RACIAL INEQUALITY: WHY IT STILL MATTERS IF YOU’RE WHITE

screen-shot-2016-09-27-at-6-19-30-pmIf you don’t believe that a racial bias still exists in America today, you’re choosing to live in denial of the harsh realities your fellow Americans face day in and day out.

I cannot speak to the experiences of African-Americans, or Latinos, or really any other race than my own. Personally, I’ve never been discriminated against because of my race, but I can say that I have heard racism and I have witnessed racism. I can say that I have been judged based on my gender and if that feeling is even a sliver of what many minorities feel on a day to day basis – my heart breaks.

I’m often at a loss for how to help, but the one thing I know I can do is lend my voice. Even if my audience is just a few friends. Even if I’m not talking about it in the most eloquent way – maybe I’m missing the mark – but I will not choose to be silent. I will not be a bystander when so many others are suffering at the will of those – uneducated, ill-informed, and/or ignorant – who should not be representative of what America is today. Because we are so much more.

WHY SHOULD THIS MATTER TO WHITE PEOPLE?

Injustice anywhere is a threat to justice everywhere.” – Martin Luther King Jr.

screen-shot-2016-09-27-at-6-20-01-pmNeed I say more, really? Hopefully, you’re not racist. Hopefully, you want to help eradicate racism because it’s unfair, outdated, and ignorant. Because it creates systematic inequalities that put minorities at a disadvantage from the start. Because we’re all humans with real feelings, thoughts, and personalities. Because you don’t want to explain to your children why some people are treated differently based on how they look. Because we are all equals and should be treated as such.

But if you haven’t even made it that far – do it for your own rights. We’re walking on a slippery slope when we passively let the rights of others be trampled upon right in front of us. Who’s to say what’s next? What’s the next prejudice that will serve as an excuse for discrimination? Your religion? Your ethnicity? Your culture?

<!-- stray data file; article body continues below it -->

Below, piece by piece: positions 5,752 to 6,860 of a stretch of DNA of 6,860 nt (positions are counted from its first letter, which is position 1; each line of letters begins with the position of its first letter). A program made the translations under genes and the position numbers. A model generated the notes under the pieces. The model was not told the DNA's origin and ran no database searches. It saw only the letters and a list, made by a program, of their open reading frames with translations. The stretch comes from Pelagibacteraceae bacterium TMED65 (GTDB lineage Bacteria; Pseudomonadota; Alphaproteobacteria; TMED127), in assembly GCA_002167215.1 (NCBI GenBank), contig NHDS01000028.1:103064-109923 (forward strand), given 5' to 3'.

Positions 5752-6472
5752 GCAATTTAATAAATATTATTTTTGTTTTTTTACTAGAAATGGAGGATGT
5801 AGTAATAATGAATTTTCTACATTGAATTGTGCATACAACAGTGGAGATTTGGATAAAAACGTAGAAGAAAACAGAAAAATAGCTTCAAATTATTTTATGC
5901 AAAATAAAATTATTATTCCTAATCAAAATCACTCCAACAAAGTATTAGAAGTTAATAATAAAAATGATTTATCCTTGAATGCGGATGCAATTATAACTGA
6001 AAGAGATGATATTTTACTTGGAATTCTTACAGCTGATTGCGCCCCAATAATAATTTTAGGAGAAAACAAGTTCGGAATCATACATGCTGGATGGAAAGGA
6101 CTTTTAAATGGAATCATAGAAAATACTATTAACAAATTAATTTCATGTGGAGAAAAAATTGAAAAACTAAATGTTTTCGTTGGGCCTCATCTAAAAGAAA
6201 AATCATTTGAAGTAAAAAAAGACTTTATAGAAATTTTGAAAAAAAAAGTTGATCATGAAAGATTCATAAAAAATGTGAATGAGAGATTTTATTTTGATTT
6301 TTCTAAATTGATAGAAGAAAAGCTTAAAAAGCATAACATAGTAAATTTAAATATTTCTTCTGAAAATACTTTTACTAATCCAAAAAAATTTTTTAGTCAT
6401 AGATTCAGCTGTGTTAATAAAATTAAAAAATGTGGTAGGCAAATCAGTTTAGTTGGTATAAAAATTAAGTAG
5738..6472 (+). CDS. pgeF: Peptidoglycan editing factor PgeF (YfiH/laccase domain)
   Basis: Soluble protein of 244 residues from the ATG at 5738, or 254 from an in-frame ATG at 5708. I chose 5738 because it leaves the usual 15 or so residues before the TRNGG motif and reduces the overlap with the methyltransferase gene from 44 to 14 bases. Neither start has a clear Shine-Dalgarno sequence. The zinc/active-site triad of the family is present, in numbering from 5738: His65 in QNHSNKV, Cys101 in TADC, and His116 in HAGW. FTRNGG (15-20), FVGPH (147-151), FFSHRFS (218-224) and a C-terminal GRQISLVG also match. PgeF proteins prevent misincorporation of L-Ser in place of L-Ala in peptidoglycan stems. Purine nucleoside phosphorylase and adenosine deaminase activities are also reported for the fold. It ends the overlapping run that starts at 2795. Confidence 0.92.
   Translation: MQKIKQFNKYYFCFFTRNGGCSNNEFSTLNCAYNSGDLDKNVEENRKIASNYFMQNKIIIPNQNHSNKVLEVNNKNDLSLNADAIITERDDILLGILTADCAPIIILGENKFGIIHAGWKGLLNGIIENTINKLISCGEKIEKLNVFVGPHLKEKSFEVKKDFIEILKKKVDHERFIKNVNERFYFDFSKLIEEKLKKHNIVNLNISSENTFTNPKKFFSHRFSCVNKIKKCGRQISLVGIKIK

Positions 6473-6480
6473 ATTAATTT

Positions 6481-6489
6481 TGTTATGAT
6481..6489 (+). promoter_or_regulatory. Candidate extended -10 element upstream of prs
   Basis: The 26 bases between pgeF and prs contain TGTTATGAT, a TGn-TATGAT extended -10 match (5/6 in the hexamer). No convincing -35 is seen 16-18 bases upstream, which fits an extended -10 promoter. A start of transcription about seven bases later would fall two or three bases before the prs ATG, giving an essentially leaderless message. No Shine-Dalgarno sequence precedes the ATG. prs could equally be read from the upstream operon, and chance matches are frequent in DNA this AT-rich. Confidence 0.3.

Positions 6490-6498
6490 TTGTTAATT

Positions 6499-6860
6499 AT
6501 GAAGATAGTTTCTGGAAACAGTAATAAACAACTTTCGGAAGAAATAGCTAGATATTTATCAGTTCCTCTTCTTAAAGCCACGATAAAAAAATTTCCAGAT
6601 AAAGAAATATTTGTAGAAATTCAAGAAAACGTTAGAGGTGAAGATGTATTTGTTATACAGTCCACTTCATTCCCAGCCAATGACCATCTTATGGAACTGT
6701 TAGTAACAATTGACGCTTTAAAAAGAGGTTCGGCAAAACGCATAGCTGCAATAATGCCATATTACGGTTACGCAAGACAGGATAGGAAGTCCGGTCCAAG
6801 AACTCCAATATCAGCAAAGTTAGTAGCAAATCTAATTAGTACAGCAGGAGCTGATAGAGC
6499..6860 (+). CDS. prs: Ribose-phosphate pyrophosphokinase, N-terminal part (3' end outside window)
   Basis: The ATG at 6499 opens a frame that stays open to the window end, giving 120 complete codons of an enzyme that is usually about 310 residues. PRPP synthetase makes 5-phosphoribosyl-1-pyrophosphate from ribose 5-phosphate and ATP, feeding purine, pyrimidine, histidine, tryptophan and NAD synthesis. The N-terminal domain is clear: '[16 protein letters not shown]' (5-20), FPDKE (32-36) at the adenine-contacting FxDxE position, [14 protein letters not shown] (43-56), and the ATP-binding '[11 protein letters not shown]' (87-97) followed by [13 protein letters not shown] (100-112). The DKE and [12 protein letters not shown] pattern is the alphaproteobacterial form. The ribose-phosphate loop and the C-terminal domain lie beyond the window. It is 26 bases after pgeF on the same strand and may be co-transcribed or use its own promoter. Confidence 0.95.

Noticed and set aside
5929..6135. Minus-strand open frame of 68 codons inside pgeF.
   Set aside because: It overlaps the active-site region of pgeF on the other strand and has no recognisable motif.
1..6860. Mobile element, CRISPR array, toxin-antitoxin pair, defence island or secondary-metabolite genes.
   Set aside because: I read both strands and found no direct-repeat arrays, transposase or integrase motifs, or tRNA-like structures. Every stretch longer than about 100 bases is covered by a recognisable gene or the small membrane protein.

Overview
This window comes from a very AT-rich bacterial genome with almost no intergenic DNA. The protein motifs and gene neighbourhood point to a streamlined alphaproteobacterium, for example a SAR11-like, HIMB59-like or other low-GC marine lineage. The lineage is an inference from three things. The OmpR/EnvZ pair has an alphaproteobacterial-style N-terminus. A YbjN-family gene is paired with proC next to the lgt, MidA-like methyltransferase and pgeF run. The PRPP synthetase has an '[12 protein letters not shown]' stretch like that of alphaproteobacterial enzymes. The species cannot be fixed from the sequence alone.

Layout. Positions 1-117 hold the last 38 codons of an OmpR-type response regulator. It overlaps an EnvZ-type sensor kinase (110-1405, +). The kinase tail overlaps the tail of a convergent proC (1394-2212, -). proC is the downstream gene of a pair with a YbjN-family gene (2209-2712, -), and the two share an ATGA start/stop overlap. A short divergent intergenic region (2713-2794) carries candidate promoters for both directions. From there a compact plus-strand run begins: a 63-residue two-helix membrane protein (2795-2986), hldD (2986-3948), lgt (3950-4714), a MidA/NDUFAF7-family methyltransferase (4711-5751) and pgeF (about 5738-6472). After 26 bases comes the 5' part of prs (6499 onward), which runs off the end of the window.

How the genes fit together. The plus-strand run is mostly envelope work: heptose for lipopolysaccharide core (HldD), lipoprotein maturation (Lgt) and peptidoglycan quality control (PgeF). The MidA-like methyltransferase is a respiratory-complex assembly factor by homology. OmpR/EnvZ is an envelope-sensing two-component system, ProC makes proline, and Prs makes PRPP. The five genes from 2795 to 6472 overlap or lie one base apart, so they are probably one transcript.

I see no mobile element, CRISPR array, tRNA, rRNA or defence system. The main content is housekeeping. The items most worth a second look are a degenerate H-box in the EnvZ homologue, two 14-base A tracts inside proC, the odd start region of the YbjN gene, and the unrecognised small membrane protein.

I’m not sure what the solution is, but I think it starts with a conversation. I think it starts with giving equality a voice. All of my friends are officially on notice. One day soon I’m going to make you talk about racism. Maybe I’ll make you uncomfortable. Maybe we’ll disagree. But we will talk and we will think. Ignoring the issue – being silent on this issue – whether it personally affects you or not – gives racism power. Ignorance is a choice. But we also have a choice to be part of the solution and that’s what I choose.

I’m still learning and I’d love to hear your thoughts or suggestions. I’d love to have a respectful dialogue. I’d love to know how I can help.

One Comment

  1. travelingamericablog

    Very well said…we need to learn to keep an on-going dialogue about the issue of Racism in America if we are ever going to tear down the walls of discrimination. It is hard to talk about, but pretending it doesn’t exist just makes matters worse. You bring up alot of good points in this article. Every race has there set of problems, but I sometimes feel “guilty” about being born white in America. If I can do something, anything, to equalize the scales then I feel as if I have helped.

    Like

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